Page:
We read from Bhagavad-gita As It Is, Chapter Three: “Karma-yoga.”

TEXT 41

tasmat tvam indriyany adau
  niyamya bharatarsabha
papmanam prajahi hy enam
  jnana-vijnana-nasanam

TRANSLATION

Therefore, O Arjuna, best of the Bharatas, in the very beginning curb this great symbol of sin [lust] by regulating the senses, and slay this destroyer of knowledge and self-realization.

PURPORT by Srila Prabhupada

The Lord advised Arjuna to regulate the senses from the very beginning so that he could curb the greatest sinful enemy, lust, which destroys the urge for self-realization and specific knowledge of the self. Jnana refers to knowledge of self as distinguished from non-self, or in other words, knowledge that the spirit soul is not the body. Vijnana refers to specific knowledge of the spirit soul’s constitutional position and his relationship to the Supreme Soul. It is explained thus in SrimadBhagavatam (2.9.31):

 jnanam parama-guhyam me
 yad vijnana-samanvitam
sa-rahasyam tad-angam ca
  grhana gaditam maya

“The knowledge of the self and Supreme Self is very confidential and mysterious, but such knowledge and specific realization can be understood if explained with their various aspects by the Lord Himself.” The Bhagavad-gita gives us that general and specific knowledge of the self. The living entities are parts and parcels of the Lord, and therefore they are simply meant to serve the Lord. This consciousness is called Krsna consciousness. So, from the very beginning of life one has to learn this Krsna consciousness, and thereby one may become fully Krsna conscious and act accordingly.

Lust is only the perverted reflection of the love of God which is natural for every living entity. But if one is educated in Krsna consciousness from the very beginning, that natural love of God cannot deteriorate into lust. When love of God deteriorates into lust, it is very difficult to return to the normal condition. Nonetheless, Krsna consciousness is so powerful that even a late beginner can become a lover of God by following the regulative principles of devotional service. So, from any stage of life, or from the time of understanding its urgency, one can begin regulating the senses in Krsna consciousness, devotional service of the Lord, and turn the lust into love of Godhead—the highest perfectional stage of human life.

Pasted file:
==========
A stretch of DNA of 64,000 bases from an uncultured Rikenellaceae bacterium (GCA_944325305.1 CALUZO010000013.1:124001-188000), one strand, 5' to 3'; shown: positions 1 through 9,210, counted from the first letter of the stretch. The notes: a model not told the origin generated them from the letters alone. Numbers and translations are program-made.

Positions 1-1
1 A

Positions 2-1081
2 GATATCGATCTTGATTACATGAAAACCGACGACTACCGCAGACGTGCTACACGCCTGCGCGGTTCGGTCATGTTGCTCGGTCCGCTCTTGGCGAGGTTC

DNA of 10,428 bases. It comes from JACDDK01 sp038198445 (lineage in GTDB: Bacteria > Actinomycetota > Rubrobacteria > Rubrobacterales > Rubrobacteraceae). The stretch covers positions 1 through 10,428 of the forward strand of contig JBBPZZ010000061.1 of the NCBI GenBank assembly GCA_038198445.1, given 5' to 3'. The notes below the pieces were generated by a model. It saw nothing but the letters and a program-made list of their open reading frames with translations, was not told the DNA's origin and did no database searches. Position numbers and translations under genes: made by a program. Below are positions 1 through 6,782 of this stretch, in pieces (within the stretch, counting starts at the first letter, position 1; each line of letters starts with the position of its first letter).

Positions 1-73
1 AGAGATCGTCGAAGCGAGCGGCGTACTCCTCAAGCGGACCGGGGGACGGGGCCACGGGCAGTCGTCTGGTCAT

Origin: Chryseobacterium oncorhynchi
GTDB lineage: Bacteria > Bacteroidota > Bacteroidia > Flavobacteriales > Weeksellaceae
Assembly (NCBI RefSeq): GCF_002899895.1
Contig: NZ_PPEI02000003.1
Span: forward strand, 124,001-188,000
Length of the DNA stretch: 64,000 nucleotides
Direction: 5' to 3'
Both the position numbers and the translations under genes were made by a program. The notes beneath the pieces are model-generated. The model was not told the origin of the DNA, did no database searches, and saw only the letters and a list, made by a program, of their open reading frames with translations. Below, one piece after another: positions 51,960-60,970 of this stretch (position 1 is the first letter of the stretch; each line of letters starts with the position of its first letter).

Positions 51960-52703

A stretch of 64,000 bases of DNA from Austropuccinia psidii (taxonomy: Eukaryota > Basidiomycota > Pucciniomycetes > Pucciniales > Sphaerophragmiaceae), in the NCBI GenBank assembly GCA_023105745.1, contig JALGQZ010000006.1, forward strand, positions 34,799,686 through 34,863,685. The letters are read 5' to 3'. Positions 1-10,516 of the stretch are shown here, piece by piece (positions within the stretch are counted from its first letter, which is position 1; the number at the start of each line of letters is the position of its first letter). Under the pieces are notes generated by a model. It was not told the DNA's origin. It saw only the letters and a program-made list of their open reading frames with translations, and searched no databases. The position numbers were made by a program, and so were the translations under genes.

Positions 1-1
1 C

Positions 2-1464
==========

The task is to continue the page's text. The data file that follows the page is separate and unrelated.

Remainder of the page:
COMMENT by Giriraj Swami

In the beginning of the movement in America, one of the first young men to come forward to serve Srila Prabhupada was Bruce Scharf, who was later initiated as Brahmananda dasa. Brahmananda had taken a class in English literature, and the professor had asked the students to give an interpretation of the motives of a character in a story. So, Brahmananda told Srila Prabhupada that he had interpreted the motivations of the character in a cosmic, or spiritual, way and that the professor had explained the motives in terms of lust, or sex desire. Srila Prabhupada replied, “Your professor was right: In the material world everything is impelled by lust.”

Because of lust, we remain encaged in the physical body, which is full of misery. Both the gross body and the subtle body, which includes the mind, suffer pain and anguish. We want to become free from the bondage of the material body. As long as we are imprisoned in the material body, we have to suffer greatly. And we never know what may come next. Things may go well for a while—for years even—but then all of a sudden something goes wrong that we had never expected. And the result is that we suffer great pain—physical, mental, or both.

A sober, intelligent person will think, “As long as I am in this material body, I am subject to so many miseries, but my nature as a spiritual soul, is joyful.” The soul is by nature eternal, full of knowledge, and full of bliss (sac-cid-ananda). But the body is the opposite: asat, acid, and nirananda—temporary, full of ignorance, and full of misery. The eternal soul imprisoned in a temporary body is in an awkward position, an incompatible situation. Therefore an intelligent, wise, sober person will endeavor to become free from the bondage of material existence, from the cycle of birth and death in the material world. And as long as we identify with the body and act on the impulses of the body to enjoy the senses, we will have to take birth again.